In this section we present useful information to protect the life of your new
liquid nitrogen dewar but at the same time, make sure that the user is also
protecting their health and well-being and at all times, in ways that would
How to take care of your liquid nitrogen dewar while taking care of your own health!
Use only liquid nitrogen in liquid nitrogen dewars supplied by Ted Pella Inc.
or equivalent. Do not ever use liquid air or liquid oxygen in these dewars because
either of which could present a combustion hazard with some materials used in the
construction of these dewars, or materials stored in them.
The safe handling and use of liquid nitrogen in liquid nitrogen dewars or flasks
is possible only by knowing the potential hazards and using common-sense procedures
based on that knowledge. There are two important properties of liquid nitrogen that
present potential hazards:
- It is extremely cold. At atmospheric pressure, liquid nitrogen boils at -320°F / -196° C.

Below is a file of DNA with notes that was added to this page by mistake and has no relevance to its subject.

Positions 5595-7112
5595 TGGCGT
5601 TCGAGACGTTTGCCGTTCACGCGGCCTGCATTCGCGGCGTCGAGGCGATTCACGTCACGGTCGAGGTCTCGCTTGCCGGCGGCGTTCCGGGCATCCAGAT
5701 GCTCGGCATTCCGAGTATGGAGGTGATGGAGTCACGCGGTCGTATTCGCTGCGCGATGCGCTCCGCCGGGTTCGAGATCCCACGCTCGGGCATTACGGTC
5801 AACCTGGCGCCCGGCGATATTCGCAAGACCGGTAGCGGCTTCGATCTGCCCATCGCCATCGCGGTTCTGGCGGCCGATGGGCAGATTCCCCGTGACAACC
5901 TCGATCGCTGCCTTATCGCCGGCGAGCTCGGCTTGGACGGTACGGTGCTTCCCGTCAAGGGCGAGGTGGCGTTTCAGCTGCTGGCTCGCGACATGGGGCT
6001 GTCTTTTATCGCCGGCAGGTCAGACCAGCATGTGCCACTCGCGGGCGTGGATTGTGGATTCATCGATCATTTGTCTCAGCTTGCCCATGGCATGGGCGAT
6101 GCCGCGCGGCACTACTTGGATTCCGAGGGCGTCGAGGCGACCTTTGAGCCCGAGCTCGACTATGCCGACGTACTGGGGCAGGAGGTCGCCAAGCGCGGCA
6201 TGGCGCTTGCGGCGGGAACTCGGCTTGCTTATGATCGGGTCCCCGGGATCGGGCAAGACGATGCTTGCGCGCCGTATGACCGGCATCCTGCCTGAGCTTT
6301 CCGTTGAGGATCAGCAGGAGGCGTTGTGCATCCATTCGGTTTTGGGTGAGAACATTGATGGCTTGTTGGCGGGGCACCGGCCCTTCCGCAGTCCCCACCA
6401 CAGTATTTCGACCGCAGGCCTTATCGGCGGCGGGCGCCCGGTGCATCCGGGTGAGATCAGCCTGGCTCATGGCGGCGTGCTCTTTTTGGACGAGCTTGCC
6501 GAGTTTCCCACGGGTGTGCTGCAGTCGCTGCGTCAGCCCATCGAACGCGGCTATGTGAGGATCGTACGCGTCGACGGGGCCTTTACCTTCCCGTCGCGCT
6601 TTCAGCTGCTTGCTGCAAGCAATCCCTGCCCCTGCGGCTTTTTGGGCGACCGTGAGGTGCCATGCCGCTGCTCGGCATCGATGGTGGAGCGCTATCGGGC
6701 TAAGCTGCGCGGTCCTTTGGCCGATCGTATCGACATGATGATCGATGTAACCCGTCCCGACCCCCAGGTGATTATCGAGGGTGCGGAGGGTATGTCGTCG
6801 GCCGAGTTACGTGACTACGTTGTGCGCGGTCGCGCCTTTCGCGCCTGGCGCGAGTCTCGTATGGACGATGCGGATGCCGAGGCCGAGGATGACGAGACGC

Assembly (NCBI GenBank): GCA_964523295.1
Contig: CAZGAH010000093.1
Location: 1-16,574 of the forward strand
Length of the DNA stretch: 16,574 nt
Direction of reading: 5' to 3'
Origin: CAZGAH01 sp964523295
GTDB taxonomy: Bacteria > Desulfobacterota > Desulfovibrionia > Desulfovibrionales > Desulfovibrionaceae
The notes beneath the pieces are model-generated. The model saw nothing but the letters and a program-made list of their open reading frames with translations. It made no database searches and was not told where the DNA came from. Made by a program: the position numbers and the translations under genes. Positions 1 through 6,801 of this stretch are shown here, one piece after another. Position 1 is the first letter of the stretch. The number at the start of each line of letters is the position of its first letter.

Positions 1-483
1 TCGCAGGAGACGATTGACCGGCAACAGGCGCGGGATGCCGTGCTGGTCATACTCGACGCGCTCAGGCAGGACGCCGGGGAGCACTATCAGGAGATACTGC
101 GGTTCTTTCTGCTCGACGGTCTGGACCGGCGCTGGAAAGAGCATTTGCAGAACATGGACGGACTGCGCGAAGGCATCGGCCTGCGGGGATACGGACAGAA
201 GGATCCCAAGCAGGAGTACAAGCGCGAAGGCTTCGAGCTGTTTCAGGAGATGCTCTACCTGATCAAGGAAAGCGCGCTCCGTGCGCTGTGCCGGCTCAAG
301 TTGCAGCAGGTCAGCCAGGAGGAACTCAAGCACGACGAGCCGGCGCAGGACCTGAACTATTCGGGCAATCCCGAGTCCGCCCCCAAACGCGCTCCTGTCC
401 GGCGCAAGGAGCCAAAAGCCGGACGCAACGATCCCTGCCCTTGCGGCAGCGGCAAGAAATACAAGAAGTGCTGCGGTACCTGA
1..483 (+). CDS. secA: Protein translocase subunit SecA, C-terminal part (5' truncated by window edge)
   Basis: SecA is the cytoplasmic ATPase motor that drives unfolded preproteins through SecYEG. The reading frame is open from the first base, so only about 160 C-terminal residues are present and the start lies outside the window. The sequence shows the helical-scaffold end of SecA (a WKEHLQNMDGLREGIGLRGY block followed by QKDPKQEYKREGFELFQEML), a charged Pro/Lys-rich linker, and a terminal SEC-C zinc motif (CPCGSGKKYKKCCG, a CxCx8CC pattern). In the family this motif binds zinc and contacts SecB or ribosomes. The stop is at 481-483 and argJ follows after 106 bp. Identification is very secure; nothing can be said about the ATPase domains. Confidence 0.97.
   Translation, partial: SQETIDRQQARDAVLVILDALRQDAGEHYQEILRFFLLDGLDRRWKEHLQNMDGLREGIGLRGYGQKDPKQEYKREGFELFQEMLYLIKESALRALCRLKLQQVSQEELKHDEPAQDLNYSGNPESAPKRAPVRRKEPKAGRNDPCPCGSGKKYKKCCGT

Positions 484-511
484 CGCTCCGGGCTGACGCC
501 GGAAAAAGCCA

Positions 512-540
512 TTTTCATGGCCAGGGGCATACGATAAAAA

- Very small amounts of liquid vaporize into large amounts of gas. One liter of liquid
nitrogen becomes 24.6 ft3/0.7 m3 of gas.
The safety precautions as outlined must be followed to avoid potential injury or damage
which could result from these two characteristics. Do not attempt to handle liquid nitrogen
until you read and fully understand the potential hazards, their consequences, and the
related safety precautions. Keep a print out of this webpage handy for ready reference
Keep the unit clean and dry at all times. Do not use strong alkaline or acid cleaners
that could damage the finish and corrode the metal shell.
Handling Liquid Nitrogen
Contact of liquid nitrogen or any very cold gas with the skin or eyes may cause serious freezing (frostbite) injury.
Protect hands at all times when working with liquid nitrogen with Cryo Gloves.
Handle liquid nitrogen carefully
The extremely low temperature can freeze human flesh very rapidly. When spilled on a surface
the liquid tends to cover it completely and intimately, cooling a large area. The gas issuing
from the liquid is also extremely cold. Delicate tissue, such as that of the eyes, can be
damaged by an exposure to the cold gas which would be too brief to affect the skin of the
hands or face.
Never allow any unprotected part of your body to touch objects cooled by liquid nitrogen.
Such objects may stick fast to the skin and tear the flesh when you attempt to free yourself.
Use tongs, preferably with insulated handles, to withdraw objects immersed in the liquid, and
handle the object carefully.
Wear protective clothing